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Remarks by Commerce Secretary Wilbur Ross at the Fibertex Nonwovens Facility in Gray Court, South Carolina


It is great to be here with all of you and to be on the ground to witness your industrial response to the COVID-19 crisis. It’s also wonderful to be here with Governor McMaster. You have been so instrumental in this state remaining an industrial powerhouse. All Americans are thankful of this state’s continued investment and commitment to textile production.

I am also grateful for the swift action Fibertex and your workforce took to respond to the COVID-19 emergency. So far year-to-date, this high-tech factory has produced 25,000 tons of nonwoven spunlace material for disinfectant wipes. This is no small feat, and I congratulate each of you on what you accomplished here in Gray Court.

Thank you also for providing us with a tour of the second production line, set to open this summer, and for developing the new material Honeywell will use in its lifesaving N95 masks.

The United States has a special appreciation for global enterprises like the Danish Fibertex parent, Schouw and Company, that choose to do business on our shores. Thanks in large part to the President’s pro-growth policies, the United States is home to more foreign direct investment than any other country in the world with a total of $4.34 trillion investment in the United States.  FDI supports more than 7.35 million U.S. jobs, including the 57 here at Fibertex, and FDI is responsible for $383 billion in U.S. goods exports. I am glad the business climate was right in 2019 for Schouw and Company to invest in South Carolina after acquiring its Chicago facility in 2014.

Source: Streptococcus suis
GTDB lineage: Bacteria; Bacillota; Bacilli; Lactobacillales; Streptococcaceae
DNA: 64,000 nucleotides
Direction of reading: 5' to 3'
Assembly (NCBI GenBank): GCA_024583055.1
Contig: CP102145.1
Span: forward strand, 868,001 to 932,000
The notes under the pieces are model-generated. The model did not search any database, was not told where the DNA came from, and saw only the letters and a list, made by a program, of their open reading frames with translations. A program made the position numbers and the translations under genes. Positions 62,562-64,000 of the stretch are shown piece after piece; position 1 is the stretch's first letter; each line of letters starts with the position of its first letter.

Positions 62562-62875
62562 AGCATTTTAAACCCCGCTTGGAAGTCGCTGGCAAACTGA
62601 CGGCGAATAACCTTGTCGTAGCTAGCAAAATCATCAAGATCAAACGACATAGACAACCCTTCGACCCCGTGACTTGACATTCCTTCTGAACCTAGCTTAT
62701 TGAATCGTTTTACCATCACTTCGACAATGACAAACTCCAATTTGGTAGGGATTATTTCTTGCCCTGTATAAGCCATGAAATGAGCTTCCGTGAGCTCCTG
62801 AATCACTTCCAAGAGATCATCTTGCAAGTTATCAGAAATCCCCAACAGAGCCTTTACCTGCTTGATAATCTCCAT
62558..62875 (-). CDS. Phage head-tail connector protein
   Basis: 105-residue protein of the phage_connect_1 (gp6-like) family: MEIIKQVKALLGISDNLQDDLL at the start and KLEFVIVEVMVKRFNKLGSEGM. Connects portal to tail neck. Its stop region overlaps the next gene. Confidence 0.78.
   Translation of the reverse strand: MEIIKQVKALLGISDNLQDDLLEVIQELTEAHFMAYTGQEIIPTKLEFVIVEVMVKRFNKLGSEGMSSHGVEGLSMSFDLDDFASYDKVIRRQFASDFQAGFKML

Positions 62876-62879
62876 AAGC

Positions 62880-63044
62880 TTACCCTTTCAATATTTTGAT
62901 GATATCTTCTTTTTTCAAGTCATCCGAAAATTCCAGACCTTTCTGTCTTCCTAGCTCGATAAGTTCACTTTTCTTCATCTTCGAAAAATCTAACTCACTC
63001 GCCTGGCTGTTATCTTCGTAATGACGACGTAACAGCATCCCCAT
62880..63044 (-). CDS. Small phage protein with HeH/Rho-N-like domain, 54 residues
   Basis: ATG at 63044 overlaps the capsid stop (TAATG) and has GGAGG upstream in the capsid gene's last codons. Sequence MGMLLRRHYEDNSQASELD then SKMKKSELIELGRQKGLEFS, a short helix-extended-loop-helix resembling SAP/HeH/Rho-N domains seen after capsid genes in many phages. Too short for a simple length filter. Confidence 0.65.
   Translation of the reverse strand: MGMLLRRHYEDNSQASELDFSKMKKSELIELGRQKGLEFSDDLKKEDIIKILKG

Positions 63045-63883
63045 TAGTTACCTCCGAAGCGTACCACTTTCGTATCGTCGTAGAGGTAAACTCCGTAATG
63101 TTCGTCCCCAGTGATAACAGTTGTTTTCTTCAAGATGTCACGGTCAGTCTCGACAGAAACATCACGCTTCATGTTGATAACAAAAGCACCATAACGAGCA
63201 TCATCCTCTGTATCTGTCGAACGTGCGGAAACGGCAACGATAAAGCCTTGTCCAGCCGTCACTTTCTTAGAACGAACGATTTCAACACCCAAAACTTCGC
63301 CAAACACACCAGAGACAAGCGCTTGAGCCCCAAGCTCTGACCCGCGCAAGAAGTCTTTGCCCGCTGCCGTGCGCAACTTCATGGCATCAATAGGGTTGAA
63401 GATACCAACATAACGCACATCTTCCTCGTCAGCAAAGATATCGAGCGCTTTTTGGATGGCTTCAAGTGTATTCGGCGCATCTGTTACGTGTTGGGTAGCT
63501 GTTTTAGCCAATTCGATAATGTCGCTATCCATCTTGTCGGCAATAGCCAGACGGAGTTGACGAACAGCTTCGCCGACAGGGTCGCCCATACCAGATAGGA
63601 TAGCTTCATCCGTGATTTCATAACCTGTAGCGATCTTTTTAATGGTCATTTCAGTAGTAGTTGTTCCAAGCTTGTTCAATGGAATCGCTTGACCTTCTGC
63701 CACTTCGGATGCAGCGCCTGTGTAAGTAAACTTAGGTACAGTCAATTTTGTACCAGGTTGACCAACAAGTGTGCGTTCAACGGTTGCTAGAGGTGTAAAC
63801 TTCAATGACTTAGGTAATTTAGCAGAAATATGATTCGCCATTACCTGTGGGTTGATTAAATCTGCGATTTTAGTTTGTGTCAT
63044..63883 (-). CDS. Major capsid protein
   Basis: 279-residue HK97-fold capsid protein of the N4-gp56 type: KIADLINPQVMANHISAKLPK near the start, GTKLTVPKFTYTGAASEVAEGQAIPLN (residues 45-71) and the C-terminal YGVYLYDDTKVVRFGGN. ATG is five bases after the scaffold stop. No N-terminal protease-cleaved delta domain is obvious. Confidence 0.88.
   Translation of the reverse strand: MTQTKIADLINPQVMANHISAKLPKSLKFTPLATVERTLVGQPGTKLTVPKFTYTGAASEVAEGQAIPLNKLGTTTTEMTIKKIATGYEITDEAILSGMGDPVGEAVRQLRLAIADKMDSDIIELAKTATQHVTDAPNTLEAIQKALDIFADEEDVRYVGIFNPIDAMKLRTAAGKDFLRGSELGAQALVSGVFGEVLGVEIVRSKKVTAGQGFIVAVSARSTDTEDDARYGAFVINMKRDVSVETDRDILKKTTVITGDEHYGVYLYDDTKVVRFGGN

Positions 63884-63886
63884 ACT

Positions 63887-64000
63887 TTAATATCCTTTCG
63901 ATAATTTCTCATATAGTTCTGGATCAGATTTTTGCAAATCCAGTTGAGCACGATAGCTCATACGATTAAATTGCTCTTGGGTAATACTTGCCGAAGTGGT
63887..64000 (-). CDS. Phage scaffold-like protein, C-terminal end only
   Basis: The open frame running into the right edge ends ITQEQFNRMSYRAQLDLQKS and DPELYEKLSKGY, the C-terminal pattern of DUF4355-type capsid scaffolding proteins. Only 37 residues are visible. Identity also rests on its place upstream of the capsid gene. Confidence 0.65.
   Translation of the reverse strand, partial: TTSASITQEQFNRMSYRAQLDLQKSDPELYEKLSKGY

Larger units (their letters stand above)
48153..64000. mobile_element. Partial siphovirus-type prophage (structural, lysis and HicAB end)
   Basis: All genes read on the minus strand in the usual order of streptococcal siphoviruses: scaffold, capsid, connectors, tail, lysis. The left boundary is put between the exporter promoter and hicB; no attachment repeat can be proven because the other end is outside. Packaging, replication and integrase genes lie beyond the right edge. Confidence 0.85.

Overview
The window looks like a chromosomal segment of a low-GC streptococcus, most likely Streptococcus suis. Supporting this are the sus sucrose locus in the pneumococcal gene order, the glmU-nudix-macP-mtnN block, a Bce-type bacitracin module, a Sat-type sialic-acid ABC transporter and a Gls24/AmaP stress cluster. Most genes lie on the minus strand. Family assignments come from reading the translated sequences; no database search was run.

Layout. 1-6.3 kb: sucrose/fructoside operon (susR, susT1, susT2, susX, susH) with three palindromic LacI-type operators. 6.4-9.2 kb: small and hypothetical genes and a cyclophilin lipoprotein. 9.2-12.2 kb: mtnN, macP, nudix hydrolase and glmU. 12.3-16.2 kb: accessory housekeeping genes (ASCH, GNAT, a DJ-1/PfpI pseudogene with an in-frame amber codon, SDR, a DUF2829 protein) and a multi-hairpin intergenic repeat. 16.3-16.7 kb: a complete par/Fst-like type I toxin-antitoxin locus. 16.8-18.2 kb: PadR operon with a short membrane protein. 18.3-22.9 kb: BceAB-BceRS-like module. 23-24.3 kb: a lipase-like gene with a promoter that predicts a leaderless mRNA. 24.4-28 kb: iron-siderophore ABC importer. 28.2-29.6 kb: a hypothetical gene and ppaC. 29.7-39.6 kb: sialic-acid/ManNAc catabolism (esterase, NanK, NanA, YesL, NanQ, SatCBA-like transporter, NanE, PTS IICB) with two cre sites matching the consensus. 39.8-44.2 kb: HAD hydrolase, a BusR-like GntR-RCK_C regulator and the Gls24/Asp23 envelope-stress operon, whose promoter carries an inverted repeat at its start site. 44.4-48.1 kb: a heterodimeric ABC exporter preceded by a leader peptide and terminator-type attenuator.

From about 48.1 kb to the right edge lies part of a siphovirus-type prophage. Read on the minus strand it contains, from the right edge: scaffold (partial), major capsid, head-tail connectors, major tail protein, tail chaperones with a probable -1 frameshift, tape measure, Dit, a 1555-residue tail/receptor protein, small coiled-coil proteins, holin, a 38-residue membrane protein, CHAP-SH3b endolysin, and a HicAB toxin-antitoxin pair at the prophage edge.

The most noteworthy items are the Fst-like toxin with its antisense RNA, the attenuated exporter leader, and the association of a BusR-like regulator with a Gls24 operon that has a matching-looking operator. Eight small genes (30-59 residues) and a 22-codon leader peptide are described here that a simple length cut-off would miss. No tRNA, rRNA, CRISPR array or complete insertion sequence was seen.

Fibertex represents a model of how government and private sector can work together to respond to needs, drive innovation, and renew this country’s long history of advanced manufacturing. We are committed to increasing FDI in the United States, and with us also is Joe Semsar, the Under Secretary for International Trade at the Commerce Department. Joe is in charge of our SelectUSA program, as well as the trade enforcement programs that are so important to industries competing with countries that do not abide by the global rules of trade. Thank you, Joe, for being here, too.